Across Australian cities and towns, street lamp banners advertise exhibitions no one can attend and film festivals that will never happen. It has only taken days for the coronavirus to obliterate programs that took years to produce. Now in our increasingly empty streets, it’s as if these banners herald events scheduled to take place in some parallel universe.
In that parallel universe, Torch the Place – the play I wrote for the Melbourne Theatre Company – would’ve wrapped up its sold-out season this week. We’d be celebrating closing night. Instead our actors are taking curtain calls on Instagram and we’re asking ticket holders who missed out to consider donating their ticket to cover costs and keep the theatre alive.
In our most dire hours, art keeps us sane, lights the dark and ensures we stay human
Survey shows how pandemic is affecting mental health – and suggests what can help
Millions of people in the UK are feeling panicked and unprepared for the coronavirus outbreak, according to a poll showing how the virus is affecting mental health.
The survey, carried out before a full lockdown was imposed, found that more than one in five adults in the UK had felt panicked and three in 10 had felt afraid because of coronavirus. More than six in 10 adults (62%) said they had felt anxious or worried.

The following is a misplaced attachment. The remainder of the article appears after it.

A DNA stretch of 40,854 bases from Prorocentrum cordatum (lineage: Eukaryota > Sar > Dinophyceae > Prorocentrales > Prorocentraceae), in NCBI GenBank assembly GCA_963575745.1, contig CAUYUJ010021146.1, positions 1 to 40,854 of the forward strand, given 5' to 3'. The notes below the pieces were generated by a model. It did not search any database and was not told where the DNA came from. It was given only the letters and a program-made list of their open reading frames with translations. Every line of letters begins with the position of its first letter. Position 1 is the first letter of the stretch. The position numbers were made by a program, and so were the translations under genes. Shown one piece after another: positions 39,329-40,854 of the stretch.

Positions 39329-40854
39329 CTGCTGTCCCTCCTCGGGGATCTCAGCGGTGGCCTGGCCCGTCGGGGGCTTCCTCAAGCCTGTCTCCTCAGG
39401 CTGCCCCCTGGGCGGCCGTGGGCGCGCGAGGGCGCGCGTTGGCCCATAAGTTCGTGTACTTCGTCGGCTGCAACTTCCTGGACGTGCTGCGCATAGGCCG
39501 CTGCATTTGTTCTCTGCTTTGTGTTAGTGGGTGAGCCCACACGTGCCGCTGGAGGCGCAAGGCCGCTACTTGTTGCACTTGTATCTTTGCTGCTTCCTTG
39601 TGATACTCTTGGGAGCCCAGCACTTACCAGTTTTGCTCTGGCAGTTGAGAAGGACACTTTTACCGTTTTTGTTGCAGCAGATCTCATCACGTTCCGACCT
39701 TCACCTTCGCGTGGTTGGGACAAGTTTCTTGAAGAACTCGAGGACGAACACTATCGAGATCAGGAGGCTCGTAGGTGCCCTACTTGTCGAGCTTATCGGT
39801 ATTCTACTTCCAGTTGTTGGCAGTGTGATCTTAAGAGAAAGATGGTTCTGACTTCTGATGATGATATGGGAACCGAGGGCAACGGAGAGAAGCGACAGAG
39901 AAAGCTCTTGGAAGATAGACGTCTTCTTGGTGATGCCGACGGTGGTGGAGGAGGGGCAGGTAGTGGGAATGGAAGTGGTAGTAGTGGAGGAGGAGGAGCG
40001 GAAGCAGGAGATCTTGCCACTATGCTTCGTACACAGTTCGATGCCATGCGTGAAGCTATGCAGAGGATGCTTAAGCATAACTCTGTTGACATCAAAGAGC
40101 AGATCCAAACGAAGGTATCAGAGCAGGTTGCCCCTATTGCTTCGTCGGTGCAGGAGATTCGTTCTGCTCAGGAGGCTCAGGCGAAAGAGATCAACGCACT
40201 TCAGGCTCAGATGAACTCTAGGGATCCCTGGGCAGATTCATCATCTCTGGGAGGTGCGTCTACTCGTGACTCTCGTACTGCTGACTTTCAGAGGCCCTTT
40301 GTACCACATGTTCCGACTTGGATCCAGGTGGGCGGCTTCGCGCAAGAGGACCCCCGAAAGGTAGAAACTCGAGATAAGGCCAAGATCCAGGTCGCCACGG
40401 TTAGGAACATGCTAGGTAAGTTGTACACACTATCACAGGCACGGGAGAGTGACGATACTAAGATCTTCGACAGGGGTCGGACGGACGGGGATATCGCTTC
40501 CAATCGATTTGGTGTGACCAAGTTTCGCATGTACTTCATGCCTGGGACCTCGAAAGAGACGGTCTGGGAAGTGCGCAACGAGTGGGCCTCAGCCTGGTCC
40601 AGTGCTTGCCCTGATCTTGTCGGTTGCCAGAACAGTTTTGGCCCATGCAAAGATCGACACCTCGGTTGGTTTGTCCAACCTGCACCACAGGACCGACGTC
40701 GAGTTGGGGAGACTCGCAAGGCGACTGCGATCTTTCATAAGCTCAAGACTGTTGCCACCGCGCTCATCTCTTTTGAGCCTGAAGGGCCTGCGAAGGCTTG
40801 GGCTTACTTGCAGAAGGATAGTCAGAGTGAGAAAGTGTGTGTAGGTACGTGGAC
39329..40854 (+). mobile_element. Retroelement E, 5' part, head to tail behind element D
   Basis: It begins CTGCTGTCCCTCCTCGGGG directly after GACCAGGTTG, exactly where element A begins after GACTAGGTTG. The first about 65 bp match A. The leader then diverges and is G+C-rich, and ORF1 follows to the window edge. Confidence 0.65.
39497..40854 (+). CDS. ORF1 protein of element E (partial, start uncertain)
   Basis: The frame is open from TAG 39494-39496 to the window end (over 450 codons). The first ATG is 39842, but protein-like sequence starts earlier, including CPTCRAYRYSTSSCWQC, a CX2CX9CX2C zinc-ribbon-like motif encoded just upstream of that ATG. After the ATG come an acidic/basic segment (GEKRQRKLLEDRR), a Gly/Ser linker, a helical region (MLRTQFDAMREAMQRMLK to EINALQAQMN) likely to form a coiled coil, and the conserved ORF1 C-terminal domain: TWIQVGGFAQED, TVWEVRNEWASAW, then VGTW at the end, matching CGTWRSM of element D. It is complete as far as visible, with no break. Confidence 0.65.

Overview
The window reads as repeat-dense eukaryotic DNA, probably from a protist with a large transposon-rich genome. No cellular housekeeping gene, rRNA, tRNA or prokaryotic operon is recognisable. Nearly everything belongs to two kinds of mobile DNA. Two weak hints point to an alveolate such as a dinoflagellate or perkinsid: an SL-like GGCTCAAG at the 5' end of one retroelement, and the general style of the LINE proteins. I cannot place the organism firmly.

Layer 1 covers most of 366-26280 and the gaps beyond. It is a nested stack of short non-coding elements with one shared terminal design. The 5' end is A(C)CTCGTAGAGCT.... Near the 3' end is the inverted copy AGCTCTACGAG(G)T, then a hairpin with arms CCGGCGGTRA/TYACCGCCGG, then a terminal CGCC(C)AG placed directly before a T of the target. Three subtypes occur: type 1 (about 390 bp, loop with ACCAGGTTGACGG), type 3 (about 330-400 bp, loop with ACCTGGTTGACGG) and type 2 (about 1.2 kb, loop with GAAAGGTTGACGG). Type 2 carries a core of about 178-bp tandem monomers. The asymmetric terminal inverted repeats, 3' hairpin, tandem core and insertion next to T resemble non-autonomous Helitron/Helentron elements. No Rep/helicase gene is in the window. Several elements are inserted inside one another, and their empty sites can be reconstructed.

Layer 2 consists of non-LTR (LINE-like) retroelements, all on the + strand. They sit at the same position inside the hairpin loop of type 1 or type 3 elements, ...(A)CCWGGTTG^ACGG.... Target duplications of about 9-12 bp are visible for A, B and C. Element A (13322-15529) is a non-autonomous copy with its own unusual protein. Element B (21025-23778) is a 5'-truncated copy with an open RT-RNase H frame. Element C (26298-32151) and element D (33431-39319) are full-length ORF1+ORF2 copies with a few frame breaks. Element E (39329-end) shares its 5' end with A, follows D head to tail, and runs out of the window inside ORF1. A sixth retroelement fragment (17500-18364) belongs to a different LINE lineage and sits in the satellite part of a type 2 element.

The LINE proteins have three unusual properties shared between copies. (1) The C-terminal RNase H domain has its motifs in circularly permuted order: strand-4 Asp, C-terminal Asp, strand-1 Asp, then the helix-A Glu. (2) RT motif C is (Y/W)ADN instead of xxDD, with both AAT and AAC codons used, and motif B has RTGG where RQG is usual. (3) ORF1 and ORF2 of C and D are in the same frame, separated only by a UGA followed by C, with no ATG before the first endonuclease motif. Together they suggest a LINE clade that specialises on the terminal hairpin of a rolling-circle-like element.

In the UK and Ireland, Samaritans can be contacted on 116 123 or email email@example.com or firstname.lastname@example.org. In the US, the National Suicide Prevention Lifeline is 1-800-273-8255. In Australia, the crisis support service Lifeline is 13 11 14. Other international helplines can be found at www.befrienders.org.
Panic brings out the worst in us. Instead let’s spread courage and solidarity
There is a great difference between panic and awareness. With awareness there is responsibility, a respect for the scale of the problem, and a calm consciousness of what needs to be done.
One can be aware of the coronavirus, aware of what needs to be done to minimise its spread – and we must do those things. But one should not make the situation worse with the negative imagination that is fear. For, like fire, imagination can create or it can destroy. It can make us act from our worst selves. That is what panic does. Panic is fear on steroids. With panic, sanity is lost. Ever since the virus entered our mental culture, it has become omnipresent. We have been engulfed in its world, in its fearsome power.
Dr Lucy Johnstone, a clinical psychologist, says it is wrong to view our natural fears as mental health disorders
As a mental health professional, I disagree with the message in Paul Daley’s article (We face a pandemic of mental health disorders, 24 March). We’re not facing “a pandemic of severe mental health disorders”. We’re all facing entirely normal fear, anxiety, despair and confusion about a truly terrifying situation that challenges our whole way of life. Never has it been clearer that so-called “mental disorders” make sense in context. In fact, many professionals would argue that this applies to the whole range of experiences that are labelled as clinical depression, personality disorder, psychosis, and so on.